Socialist Action poses a third solution, which I'll call the mass movement strategy. This is always Trotskyists' favorite solution, since ultimately organizing the masses is the only way to effect revolutionary change. Their model is the People's Climate March in New York, last Fall, in which 400,000 people marched for--just what exactly? Socialist Action raises the slogan System change; Not climate change, which presumably is the modern analog of the Vietnam war era slogan, Out Now.

But the slogan is completely empty. First, system change is much more ambitious that simply changing the climate (though that seems hard enough). It requires a root and branch change in the very way we organize everything. Climate activists--i.e., people who are actually seriously interested in problems related to climate change--will be unwilling to make their task oh so much harder and more complicated. Rather than simplifying the problem for them, Socialist Action's slogan makes it sound impossible.

Second, system change is not obviously connected to climate change. What guarantee is there that changing the system will improve the climate? Certainly it didn't work in the former Soviet Union or Maoist China. The only evidence that it will work in the future are vague promises from Andrew Pollack, Bill Onasch, and Carl Sack. And activists are supposed to stake their cause on that? Not likely.

And finally, system change is completely disconnected from any individual effort. This, too, is a Trotskyist theme, because they maintain that all social problems are because of capitalism, not because of any individual cupidity.

So, for example, Socialist Action never asks how Patrick Bond got from Durban to Tunis. Presumably he took an airplane, which is not very environmentally conscious of him. Socialist Action will claim that this is irrelevant, because until we change the system, nothing Mr. Bond can personally do will change the climate. But after system change, then the airplane ride will be OK. Because--don't you know--pilots working for the working class pollute much less than pilots flying planes for capitalists. Go figure.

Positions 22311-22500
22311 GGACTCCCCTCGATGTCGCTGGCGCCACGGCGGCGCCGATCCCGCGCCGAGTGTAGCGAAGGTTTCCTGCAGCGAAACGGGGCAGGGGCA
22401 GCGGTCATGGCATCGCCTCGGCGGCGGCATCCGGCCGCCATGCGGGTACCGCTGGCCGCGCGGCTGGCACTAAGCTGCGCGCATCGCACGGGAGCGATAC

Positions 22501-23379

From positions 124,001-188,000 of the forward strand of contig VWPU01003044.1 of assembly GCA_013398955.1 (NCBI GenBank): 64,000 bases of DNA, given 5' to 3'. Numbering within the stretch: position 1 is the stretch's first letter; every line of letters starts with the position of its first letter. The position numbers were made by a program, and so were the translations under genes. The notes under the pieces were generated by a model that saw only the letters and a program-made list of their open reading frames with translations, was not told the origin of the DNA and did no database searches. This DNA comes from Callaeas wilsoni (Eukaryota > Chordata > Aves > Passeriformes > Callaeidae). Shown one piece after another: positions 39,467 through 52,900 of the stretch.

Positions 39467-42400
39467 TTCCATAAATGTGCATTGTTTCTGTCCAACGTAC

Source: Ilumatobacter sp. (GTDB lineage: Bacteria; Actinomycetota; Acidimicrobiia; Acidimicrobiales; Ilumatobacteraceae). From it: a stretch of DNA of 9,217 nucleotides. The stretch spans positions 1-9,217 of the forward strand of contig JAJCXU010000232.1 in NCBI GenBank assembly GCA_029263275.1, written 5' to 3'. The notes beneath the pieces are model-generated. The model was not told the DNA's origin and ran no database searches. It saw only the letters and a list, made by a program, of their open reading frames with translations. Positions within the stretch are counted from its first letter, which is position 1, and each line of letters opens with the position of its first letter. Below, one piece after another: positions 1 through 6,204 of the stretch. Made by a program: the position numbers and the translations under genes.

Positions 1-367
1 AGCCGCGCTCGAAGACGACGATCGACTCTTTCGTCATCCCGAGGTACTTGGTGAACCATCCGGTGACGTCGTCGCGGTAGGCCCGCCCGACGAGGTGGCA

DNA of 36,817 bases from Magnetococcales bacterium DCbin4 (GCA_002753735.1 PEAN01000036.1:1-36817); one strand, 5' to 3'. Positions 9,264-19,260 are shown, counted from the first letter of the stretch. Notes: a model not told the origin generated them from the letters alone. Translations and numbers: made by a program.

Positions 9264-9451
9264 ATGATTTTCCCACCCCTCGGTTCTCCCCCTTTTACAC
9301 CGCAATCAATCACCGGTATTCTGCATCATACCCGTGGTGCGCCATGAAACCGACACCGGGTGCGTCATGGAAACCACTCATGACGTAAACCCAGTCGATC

The problem with Socialist Action is they moralize everything. The climate is a moral issue, capitalism is immoral, and therefore capitalism must be bad for the climate. The argument doesn't even work as a syllogism even if you're willing to grant the premises. It's completely nutty, as I suspect the folks at Socialist Action realize. Their involvement in the climate fight is merely tactical--to recruit members to their cause--rather than any heartfelt seriousness about the urgency of climate change.

The climate movement is ultimately doomed. First, the catastrophe predicted by the likes of Socialist Action is unlikely to come true. So facts will eventually prove them wrong. But more importantly, solving the climate problem ultimately means forcing everybody into poverty. The marchers in New York believe themselves exempt from that fate. They are all part of the rich world, comfortably middle class, even by American standards. They can afford to ask other people to forfeit their comforts and livelihoods.

But poor people--people in China, India, Bangladesh--depend much more directly on world trade and fossil fuels for what little prosperity they have. The climateers--unwittingly to be sure--are condemning billions of people to utter destitution, forced back to scratching out a living as subsistence farmers. Poor people are smart enough to realize that the climate movement does not have their back.

That's why India, for example, is simply rejecting the whole movement. PM Narendra Modi speaks for the vast majority of his countrymen when he refuses to accept poverty as an outcome. I agree with him.

Down with poverty!